My “Why?”

At first it was “if I just get some sleep, I’ll feel better” or “if I can take a hot shower, I’ll feel better”. However, the next six months would continue to take me to a darker and darker place…

I often hear that my niche is very specific. Some people love it, some people hate it, I feel like it is needed. In fact, when doing a market analysis, there are not enough people that specialize in the niche of Perinatal Mood Disorders. Aside from the need though, let me explain why this is so important to me. In 2014 I graduated with my master’s degree in social work and became a therapist. A year and a half later, in fall of 2015, I found myself a single mother with a newborn. Everything was okay in the hospital, aside from a less than perfect delivery. The first night home with my newborn baby, I could not stop crying. At first it was “if I just get some sleep, I’ll feel better” or “if I can take a hot shower, I’ll feel better”. However, the next six months would continue to take me to a darker and darker place. Eventually, when my son was about 2 months old, things were so bad that I considered leaving. You see, I never wanted to hurt my bub, but I did think that everyone would be better off without me. I thought if I just left, went to another state or country everyone else would be happier. I struggled with this feeling for months. I only was asked one time how I was feeling emotionally, and I replied “fine”. I had a whisper in my ear saying “you’re not a good mom”, “this isn’t rocket science, why is it so hard for you?”, and “they will judge you, they’ll call DCS, they’ll ruin your life”. No one around me understood what I was going through, so I didn’t talk to anyone about it. I thought to myself “you’re a therapist Traci, you should be able to figure this out”. Every single night I cried. Eventually it got better, I suffered through.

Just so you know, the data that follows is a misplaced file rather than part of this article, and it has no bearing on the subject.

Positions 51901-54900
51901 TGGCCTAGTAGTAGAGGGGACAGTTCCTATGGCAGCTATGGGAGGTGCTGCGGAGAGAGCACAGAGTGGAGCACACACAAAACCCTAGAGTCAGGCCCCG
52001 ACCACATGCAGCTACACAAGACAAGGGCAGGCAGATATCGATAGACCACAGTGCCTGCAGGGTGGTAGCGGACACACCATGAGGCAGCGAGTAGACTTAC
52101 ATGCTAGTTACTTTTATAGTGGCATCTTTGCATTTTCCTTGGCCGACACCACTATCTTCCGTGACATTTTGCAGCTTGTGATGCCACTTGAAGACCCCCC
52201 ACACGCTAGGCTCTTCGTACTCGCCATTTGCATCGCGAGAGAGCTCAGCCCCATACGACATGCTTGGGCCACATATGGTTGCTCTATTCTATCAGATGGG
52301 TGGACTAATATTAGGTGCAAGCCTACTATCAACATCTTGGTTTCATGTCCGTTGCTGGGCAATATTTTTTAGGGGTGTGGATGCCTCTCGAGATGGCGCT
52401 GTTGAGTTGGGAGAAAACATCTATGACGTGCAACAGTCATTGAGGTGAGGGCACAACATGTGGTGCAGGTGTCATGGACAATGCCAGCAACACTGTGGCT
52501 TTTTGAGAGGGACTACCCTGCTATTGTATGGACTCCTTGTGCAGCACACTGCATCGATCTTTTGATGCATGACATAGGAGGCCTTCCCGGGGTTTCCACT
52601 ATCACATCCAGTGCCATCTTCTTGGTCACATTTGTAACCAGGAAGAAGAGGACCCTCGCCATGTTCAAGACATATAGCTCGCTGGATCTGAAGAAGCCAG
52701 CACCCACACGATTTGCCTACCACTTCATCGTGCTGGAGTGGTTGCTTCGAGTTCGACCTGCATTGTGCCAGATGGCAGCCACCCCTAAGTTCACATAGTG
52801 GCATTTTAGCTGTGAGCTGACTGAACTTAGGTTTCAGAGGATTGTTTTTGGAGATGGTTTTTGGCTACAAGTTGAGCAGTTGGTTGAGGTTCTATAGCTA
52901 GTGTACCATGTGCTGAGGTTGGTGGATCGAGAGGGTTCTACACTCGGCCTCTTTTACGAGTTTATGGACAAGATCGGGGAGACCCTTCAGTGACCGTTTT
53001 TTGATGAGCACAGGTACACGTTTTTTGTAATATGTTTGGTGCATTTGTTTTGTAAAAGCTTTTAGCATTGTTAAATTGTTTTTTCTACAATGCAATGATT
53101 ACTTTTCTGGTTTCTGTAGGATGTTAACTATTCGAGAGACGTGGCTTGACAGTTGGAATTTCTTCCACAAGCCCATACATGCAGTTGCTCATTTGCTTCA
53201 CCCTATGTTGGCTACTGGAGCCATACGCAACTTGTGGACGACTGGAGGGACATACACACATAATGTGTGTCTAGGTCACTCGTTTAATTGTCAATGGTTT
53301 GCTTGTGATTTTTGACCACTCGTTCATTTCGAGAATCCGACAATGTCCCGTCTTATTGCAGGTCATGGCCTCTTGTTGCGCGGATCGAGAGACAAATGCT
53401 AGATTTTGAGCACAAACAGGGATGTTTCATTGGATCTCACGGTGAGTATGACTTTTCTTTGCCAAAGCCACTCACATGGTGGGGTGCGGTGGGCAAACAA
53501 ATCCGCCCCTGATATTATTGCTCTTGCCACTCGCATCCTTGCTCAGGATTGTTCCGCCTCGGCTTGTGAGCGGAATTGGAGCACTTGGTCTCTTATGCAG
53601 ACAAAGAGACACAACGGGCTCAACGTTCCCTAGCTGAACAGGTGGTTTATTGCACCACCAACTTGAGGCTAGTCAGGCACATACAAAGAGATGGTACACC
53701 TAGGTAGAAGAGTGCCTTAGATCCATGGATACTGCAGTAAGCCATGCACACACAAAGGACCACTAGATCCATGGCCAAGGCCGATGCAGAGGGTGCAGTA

One year later I took a class called Perinatal Mood Disorder which was put on by Perinatal Support International. They began the class warning about triggers, that some of the content would be difficult. I sat in that class, not feeling upset, but relief. What I had experienced was common, in fact, there was tons of research on it, therapy practices and medication. Why had I never heard of postpartum depression? Why had no one asked me? Why had I, a change agent in the field, felt that no one would understand and kept quiet about it? Why did I do the very thing I encourage my clients not to do? Something started simmering in me that day. Today, it has spread like a wildfire in my soul. Today I know that my mission in life is to try to make sure moms know that they are not alone, that it is not their fault, and that with help they can be well. This is the PSI mission, and this is my personal mission. Today I wish that someone at a pediatric appointment or at the daycare would have noticed my comments, my rundown appearance, my fatigue, my sadness and told me it was a safe place. I wish someone would have related to me, said “it is hard, and you are not expected to know everything the day your baby is born”. I wish someone would have seen. Now, I am that person. I see you momma, I heard you, and I will not judge you for thinking that maybe this isn’t for you. I will help you through those thoughts, you are not your thoughts and your thoughts are not actions. Good moms have scary thoughts sometimes. It is okay. With the right help, you will be well.

Today, years later, I have a healthy and happy 4.5 year old son that I adore and he adores me. Today, years later, I am a survivor of postpartum depression…we are survivors of postpartum depression.